Oregon wildfire changing the weather, over 500 square miles scorched, officials
Bootleg is the third largest wildfire in Oregon's history.
The vicious Oregon Bootleg Wildfire is beginning to change the weather as it spreads out of control, leading to an increase in evacuations and chaos along the way, officials say.
The Bootleg Fire, which has been burning since July 6, is only about 30% contained and has consumed over 364,113 acres of land, Marcus Kauffman, an Oregon Department of Forestry, told CNN.
There are now 80 wildfires burning in 13 states, as over 19,600 firefighters work to contain them, according to the National Interagency Fire Center.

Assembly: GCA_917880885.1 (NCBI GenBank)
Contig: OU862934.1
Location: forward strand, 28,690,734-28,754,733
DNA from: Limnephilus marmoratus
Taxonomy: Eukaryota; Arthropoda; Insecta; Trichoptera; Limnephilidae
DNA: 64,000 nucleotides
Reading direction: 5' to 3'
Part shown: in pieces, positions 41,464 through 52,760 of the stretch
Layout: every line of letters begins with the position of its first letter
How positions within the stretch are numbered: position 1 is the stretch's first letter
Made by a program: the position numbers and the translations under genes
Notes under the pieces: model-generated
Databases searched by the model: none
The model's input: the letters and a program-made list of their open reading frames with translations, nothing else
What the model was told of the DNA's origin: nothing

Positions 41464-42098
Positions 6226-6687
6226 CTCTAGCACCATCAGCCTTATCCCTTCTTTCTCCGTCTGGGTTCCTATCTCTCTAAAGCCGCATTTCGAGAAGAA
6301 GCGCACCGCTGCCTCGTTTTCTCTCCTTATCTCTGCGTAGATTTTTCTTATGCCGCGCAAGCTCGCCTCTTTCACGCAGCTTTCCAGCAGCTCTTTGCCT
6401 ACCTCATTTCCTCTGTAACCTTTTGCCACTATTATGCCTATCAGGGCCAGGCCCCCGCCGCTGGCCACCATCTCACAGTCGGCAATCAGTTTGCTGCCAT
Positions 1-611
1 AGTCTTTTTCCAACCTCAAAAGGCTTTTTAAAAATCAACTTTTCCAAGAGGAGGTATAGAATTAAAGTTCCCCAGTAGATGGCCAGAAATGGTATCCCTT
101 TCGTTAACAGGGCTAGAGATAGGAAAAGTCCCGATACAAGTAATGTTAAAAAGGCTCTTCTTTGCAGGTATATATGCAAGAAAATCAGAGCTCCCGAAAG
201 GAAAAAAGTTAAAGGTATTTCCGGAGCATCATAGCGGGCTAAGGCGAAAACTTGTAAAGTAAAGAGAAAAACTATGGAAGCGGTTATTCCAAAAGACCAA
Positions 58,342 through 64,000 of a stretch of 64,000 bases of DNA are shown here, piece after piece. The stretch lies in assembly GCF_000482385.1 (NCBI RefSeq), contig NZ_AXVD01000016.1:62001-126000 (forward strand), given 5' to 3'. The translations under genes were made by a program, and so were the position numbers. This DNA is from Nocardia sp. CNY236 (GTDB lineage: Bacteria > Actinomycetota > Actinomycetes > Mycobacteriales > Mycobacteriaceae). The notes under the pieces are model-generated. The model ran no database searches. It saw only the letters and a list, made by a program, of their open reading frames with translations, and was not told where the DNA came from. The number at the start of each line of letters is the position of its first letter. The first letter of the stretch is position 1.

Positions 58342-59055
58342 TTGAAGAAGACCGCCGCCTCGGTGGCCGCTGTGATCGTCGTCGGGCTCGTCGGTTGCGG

On Monday, firefighters had to take a step back from treating the fires for the ninth consecutive day as the danger of the flames posed a threat to their safety.
The intensity of Bootleg has led to a creation of pyrocumulus clouds, which essentially create thunderstorms and the potential for strong winds and lightening.
The fire is “so large and generating so much energy and extreme heat that it’s changing the weather,” Kauffman also told CNN. "Normally, the weather predicts what the fire will do. In this case, the fire is predicting what the weather will do."
With the previous drought having fueled the flames of Bootleg, over 2,000 homes have been evacuated and dozens burned to the ground. No one has reportedly died from this fire, as officials continue to try to get it under control.
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